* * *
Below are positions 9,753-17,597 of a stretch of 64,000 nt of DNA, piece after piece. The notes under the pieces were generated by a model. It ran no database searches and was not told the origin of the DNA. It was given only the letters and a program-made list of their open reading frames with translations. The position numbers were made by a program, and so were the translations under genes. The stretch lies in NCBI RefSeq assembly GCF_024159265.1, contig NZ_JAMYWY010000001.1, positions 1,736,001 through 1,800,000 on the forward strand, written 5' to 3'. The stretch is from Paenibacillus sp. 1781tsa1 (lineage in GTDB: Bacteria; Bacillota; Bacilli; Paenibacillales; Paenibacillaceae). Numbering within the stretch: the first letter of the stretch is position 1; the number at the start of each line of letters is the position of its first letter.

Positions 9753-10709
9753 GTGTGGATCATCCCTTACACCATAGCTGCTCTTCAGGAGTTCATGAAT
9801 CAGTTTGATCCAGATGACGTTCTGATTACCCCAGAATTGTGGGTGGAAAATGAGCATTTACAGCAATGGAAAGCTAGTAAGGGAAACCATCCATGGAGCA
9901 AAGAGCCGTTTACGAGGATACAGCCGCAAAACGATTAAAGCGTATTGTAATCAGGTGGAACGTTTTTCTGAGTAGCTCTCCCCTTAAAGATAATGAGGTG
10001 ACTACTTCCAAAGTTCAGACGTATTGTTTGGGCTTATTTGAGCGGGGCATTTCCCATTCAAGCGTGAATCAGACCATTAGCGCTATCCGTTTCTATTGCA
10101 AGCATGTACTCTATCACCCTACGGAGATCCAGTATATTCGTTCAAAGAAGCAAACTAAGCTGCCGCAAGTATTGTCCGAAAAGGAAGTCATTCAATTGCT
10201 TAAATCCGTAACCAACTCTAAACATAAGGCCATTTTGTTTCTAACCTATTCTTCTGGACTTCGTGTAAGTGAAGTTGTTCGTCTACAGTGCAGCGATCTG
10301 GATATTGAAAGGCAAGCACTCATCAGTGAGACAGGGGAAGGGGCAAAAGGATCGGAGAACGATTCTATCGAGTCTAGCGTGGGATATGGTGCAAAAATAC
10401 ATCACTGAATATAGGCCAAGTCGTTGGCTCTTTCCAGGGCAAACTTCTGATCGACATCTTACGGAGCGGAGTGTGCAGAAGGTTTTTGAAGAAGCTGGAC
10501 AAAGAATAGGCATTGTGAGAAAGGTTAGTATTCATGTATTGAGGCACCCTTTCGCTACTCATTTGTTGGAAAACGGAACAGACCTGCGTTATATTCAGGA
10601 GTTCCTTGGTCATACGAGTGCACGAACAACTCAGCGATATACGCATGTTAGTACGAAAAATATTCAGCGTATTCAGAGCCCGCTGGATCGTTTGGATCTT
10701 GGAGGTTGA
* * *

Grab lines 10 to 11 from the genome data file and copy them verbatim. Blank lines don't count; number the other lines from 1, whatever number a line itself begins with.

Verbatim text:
10401 ATCACTGAATATAGGCCAAGTCGTTGGCTCTTTCCAGGGCAAACTTCTGATCGACATCTTACGGAGCGGAGTGTGCAGAAGGTTTTTGAAGAAGCTGGAC
10501 AAAGAATAGGCATTGTGAGAAAGGTTAGTATTCATGTATTGAGGCACCCTTTCGCTACTCATTTGTTGGAAAACGGAACAGACCTGCGTTATATTCAGGA